Those pesky elites, I mean women, this'll learn em, thinking they've got a right to protest and all.

Good work fellas.

But anyway wotevs, this stuff doesn't matter anyway because swamps and stuff.

benski's picture
benski's picture
benski Tuesday, 24 Jan 2017 at 9:53pm

happyasS, that's classic! Well done.

tonybarber's picture
tonybarber's picture
tonybarber Wednesday, 25 Jan 2017 at 11:41am

Here is an example of a 'pesky elite' - professor Michelle Simmons provided a good example, I suggest, of how the 'elite' (not her words btw) interfered with education. paradoxically she has support of many other academics but somehow the 'elites' changed the final year curriculum for the worse. Better if you hear from her -

sypkan's picture
sypkan's picture
sypkan Sunday, 29 Jan 2017 at 7:43am

It's not just blindboy that's gone all george bush "...good and evil....right and wrong...."

The whole liberal media are having the same perspective meltdown, losing any semblence of nuance, abandoning complexity, and resorting to the old faithful 'good and evil'.

They've become the Manichaeans as their authoritarian dogma is challenged, just like the christians they replaced.

I'm sorry but the constant name calling and bagging of any belief outside their accepted doctrine (excluding islam of course) has made the left appear to be...'the haters'.

stunet's picture
stunet's picture
stunet Sunday, 29 Jan 2017 at 8:14am

"The whole liberal media are having the same perspective meltdown, losing any semblence of nuance"

The WHOLE liberal media have lost any semblance of NUANCE.

Seems they're not the only ones.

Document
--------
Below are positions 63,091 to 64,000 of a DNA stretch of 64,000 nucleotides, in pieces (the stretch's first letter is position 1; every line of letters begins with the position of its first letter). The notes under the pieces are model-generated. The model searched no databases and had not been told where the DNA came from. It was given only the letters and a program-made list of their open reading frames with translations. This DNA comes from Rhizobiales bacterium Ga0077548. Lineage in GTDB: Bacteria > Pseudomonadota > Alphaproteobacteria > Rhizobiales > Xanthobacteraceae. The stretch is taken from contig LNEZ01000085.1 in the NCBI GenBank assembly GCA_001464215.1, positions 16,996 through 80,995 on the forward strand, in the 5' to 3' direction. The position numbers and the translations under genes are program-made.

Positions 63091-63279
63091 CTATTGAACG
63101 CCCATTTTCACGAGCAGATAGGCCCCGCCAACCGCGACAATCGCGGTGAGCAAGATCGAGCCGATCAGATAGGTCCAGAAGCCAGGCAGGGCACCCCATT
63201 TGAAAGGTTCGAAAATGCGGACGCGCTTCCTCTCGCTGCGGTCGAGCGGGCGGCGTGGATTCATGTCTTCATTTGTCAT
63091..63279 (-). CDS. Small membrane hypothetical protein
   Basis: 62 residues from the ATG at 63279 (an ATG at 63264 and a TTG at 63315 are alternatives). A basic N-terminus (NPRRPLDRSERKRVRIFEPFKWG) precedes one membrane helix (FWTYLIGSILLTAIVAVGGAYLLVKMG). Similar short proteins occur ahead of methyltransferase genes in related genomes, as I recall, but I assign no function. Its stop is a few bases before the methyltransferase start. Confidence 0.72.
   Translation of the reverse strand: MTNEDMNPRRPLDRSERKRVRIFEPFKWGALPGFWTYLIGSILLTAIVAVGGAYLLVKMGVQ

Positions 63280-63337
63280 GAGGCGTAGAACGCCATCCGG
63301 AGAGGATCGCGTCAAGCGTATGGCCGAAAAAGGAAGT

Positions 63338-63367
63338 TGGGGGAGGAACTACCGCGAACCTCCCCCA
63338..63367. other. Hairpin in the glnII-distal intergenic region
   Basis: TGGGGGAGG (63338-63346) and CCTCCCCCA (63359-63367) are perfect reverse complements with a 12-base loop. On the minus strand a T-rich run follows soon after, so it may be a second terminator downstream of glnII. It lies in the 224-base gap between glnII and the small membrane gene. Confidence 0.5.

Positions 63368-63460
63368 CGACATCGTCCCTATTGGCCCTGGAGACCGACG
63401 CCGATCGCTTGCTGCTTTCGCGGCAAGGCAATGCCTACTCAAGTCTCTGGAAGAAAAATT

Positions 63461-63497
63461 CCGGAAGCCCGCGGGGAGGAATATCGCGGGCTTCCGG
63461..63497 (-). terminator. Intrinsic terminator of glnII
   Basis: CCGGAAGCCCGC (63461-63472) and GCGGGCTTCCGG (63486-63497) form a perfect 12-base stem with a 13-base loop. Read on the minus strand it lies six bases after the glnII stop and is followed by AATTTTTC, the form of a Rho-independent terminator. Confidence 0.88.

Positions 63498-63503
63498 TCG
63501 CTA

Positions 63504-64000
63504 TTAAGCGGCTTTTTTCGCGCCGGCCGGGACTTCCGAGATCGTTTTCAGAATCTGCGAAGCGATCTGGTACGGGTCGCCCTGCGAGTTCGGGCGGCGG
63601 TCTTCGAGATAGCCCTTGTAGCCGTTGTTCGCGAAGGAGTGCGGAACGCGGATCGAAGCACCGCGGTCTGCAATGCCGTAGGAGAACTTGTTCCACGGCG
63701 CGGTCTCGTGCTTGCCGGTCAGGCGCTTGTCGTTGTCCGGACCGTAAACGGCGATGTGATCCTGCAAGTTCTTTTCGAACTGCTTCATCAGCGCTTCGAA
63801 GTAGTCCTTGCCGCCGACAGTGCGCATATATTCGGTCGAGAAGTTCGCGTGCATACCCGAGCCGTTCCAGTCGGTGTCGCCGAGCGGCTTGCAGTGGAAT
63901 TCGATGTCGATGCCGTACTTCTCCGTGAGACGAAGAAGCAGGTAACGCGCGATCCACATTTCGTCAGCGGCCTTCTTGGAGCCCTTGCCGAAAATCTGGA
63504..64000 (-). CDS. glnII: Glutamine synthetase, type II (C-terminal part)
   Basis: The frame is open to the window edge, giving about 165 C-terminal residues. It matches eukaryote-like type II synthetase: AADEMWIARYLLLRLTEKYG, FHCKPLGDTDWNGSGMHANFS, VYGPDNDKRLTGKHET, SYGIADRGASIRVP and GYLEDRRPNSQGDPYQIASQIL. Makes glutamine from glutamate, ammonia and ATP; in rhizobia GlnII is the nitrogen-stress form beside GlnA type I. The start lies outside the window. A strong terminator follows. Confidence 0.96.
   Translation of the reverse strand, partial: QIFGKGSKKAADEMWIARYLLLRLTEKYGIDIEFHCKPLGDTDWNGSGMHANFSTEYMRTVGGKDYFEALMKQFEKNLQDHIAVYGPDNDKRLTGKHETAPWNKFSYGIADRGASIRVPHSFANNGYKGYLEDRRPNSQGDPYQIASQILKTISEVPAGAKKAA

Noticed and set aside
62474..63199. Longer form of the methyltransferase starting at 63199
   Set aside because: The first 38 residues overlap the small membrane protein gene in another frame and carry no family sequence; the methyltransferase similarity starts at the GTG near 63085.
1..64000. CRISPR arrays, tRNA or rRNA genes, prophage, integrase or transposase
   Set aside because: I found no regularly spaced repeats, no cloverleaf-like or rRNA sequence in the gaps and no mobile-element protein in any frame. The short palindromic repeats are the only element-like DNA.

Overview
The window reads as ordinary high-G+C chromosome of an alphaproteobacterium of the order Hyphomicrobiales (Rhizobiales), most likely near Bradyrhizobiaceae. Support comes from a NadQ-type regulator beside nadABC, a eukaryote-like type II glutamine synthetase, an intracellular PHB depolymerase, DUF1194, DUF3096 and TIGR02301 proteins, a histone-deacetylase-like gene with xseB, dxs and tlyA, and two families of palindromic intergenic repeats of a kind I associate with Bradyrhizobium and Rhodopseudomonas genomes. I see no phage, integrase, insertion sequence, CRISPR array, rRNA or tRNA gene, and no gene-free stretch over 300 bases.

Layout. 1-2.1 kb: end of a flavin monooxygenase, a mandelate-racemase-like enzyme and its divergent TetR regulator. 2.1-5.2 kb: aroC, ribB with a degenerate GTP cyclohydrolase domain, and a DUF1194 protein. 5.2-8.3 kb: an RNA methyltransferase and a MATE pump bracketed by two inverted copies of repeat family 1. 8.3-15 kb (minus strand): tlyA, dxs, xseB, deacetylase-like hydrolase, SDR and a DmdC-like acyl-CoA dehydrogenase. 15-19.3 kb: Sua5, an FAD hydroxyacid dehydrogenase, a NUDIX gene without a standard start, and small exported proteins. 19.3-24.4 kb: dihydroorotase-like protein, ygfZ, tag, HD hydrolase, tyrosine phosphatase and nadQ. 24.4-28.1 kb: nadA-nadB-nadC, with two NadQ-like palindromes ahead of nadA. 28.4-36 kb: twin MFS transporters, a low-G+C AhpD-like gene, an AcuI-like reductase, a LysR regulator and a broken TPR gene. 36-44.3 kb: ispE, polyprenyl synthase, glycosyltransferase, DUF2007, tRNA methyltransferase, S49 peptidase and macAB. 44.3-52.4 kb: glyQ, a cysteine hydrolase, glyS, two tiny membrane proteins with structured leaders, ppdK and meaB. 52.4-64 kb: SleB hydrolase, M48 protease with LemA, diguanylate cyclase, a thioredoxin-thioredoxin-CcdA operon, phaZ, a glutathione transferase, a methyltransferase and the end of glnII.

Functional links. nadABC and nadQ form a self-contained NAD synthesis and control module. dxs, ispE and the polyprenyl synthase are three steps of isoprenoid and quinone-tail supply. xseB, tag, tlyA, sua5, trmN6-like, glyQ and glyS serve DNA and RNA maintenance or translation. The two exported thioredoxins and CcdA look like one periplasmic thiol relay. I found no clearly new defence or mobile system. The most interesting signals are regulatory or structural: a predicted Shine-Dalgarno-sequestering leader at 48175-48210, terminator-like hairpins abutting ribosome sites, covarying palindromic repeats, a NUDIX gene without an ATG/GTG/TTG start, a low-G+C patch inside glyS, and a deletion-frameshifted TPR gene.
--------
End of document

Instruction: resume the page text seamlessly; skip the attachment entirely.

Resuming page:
Also, weren't you the one who claimed left/right is redundant?

sypkan's picture
sypkan's picture
sypkan Sunday, 29 Jan 2017 at 9:05am

I'm talking the media establishment in america.

And their embeddedness into the clinton machine that shows itself more and more everyday

The sooner they gain some perspective the better, that bannon guy is right, they need to sit back for a while and regather their thoughts

Except for today, trump finally actually did something outrageous today... but its all just lost in the fuzz

It goes without saying the right lacks nuance

sypkan's picture
sypkan's picture
sypkan Sunday, 29 Jan 2017 at 10:01am

"They’re taking the bait because they think he’s dumb, and impulsive, and lacking self-control — but he’s the one causing them to act in ways that are dumb and impulsive, and demonstrate lack of self-control. As Richard Fernandez writes on Facebook, they think he’s dumb because they think he has lousy taste, but there are a lot of scarily competent guys out there in the world who like white and gold furniture."

Very funny but very true

"So what should the press do? It can keep responding the way it has responded so far, or it can change its approach. But the latter may require more self-discipline than it’s got.
The killer counter-move for the press isn’t to double down on anti-Trump messaging. The counter-move is to bolster its own trustworthiness by acting (and being) more neutral and sober, and by being more trustworthy. If the news media actually focused on reporting facts accurately and straightforwardly, on leaving opinion to the pundits, and on giving Trump a clearly fair shake, then Trump’s tactics wouldn’t work, and any actual dirt they found on him would do actual damage. He’s betting on the press being insufficiently mature and self-controlled to manage that. So far, his bet is paying off."

Even if the shellshocked press got their shit together now, it'll take years to regain some kind of public get on with it


GuySmiley's picture
GuySmiley's picture
GuySmiley Sunday, 29 Jan 2017 at 10:09am

Sooner rather than later Trump needs to start working with Congress. That's when it will get very interesting. All that has happened thus far is bluster and fizz, the sort of shallow media "look at me I'm the best, biggest, shiniest" matinee performances Trump is famous for. The hollywood / media performer wannabe.

Now when he needs Congress, the good Republicans there will instruct him on what's legal and what's not, including his continual ownership of his business empire. Saw a Republican Congressman on TV the other day stating with very firm conviction that if Trump doesn't sell (or otherwise legally divest himself of ownership) his businesses he we be impeached. It goes back to their constitution something Republicans cannot ignore about Trump. The congressman was very clear "we will impeach him and we will get rid of him" he said.